Since Republicans took the House majority last year, though, Congress has moved on few legislative items that were not immediately urgent or that did not face deadlines for expiration. Schumer has said repeatedly that he would like to move on bills to improve rail safety, lower the cost of prescription drugs and improve online safety for children, among other bipartisan legislation. But most of those bills have stalled in the divided Congress as some Republicans and Democrats have been less willing to work together in an election year.

Instead, Schumer has focused the Senate on judicial nominations and political messaging bills, including a repeat vote last month on a border security bill that Republicans had already rejected in February after months of bipartisan negotiations. Democrats who have faced intense criticism over the border issue have hoped that they can blunt that issue somewhat by highlighting that legislation. But Republicans have said it did not go far enough.

Democrats seized on the contraception issue after former President Donald Trump, the presumptive GOP nominee, said in an interview last month that he was open to supporting restrictions on birth control. He quickly reversed course and said that he “has never and never will” advocate to restrict that access.

Contraception has been increasingly entangled in the abortion debate in some conservative states, however. In Missouri, a women’s health care bill was stalled for months over concerns about expanding insurance coverage for birth control after some lawmakers falsely conflated birth control with medication abortion. In Arizona, Republicans unanimously blocked a Democratic effort to protect the right to contraception access. Tennessee Republicans blocked a bill that would have clarified that the state’s abortion ban would not affect contraceptive care or fertility treatments.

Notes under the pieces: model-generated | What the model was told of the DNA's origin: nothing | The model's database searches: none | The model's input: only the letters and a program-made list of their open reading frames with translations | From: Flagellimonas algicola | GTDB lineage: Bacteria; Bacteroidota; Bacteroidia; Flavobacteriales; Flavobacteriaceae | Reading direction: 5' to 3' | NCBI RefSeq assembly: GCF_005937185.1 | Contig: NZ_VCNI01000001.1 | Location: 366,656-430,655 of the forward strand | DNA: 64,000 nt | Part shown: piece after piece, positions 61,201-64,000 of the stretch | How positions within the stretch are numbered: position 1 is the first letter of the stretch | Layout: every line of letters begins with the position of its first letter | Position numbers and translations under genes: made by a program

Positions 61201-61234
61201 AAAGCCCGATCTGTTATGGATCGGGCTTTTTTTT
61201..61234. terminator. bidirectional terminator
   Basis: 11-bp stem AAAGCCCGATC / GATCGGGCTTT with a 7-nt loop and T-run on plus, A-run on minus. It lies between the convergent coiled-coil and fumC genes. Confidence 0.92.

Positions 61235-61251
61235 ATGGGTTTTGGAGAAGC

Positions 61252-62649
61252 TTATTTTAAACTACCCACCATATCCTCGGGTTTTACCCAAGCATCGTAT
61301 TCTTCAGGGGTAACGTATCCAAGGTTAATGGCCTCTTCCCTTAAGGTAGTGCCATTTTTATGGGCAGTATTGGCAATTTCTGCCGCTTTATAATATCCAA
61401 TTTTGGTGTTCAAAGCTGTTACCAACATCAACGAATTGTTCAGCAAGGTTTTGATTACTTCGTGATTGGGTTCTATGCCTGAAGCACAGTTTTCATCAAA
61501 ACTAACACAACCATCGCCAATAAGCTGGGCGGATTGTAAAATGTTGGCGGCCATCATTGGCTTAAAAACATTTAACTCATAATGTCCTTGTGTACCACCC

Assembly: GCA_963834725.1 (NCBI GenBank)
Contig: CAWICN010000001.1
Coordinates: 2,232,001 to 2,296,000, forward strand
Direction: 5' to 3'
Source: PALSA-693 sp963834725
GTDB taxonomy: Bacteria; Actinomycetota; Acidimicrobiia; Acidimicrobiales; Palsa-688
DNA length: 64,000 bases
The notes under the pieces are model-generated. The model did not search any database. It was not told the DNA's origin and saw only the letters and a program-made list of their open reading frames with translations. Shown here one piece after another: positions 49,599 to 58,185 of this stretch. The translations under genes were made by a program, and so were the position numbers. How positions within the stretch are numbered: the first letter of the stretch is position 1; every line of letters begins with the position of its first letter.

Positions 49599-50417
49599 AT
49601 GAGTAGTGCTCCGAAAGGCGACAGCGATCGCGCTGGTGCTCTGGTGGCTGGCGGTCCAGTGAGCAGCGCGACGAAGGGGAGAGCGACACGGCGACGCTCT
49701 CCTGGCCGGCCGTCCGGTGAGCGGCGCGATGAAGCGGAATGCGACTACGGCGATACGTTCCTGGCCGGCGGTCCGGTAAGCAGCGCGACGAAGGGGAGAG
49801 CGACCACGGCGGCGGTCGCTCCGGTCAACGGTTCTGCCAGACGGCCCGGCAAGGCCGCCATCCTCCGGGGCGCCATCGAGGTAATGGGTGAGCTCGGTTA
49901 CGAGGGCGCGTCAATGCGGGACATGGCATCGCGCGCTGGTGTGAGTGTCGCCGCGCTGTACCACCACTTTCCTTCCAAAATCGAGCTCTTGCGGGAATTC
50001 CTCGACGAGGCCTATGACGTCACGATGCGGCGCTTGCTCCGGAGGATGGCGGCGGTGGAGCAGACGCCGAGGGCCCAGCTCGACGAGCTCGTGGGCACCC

And in Virginia, Republican Gov. Glenn Youngkin vetoed bills from the Democratic-controlled Legislature that would have protected the right to contraception earlier this year. He said he supports the right to birth control but that “we cannot trample on the religious freedoms of Virginians.”

The Senate bill would make it federal law that an individual has the right to obtain contraceptives and to “engage in contraception,” and that health providers can provide them.

In the GOP-led House, Democratic Rep. Kathy Manning of North Carolina is leading a longshot effort to get enough signatures to discharge a similar version of the Senate’s contraception bill from committee and put it on the floor — a tactic used when leadership won’t bring up legislation for a vote.

Schumer said that the legislation designed to protect IVF access will come up in the Senate next week.

That bill comes after Alabama’s Supreme Court ruled frozen embryos can be considered children under state law earlier this year, causing several clinics to suspend IVF treatments. The state later enacted a law providing legal protections for IVF clinics, but Democrats have argued that Congress should act to guarantee nationwide access to reproductive care to try and prevent courts from making those decisions.

“Democrats will act to safeguard and strengthen IVF access for all Americans, so that everyone has a chance to start a family,” Schumer said.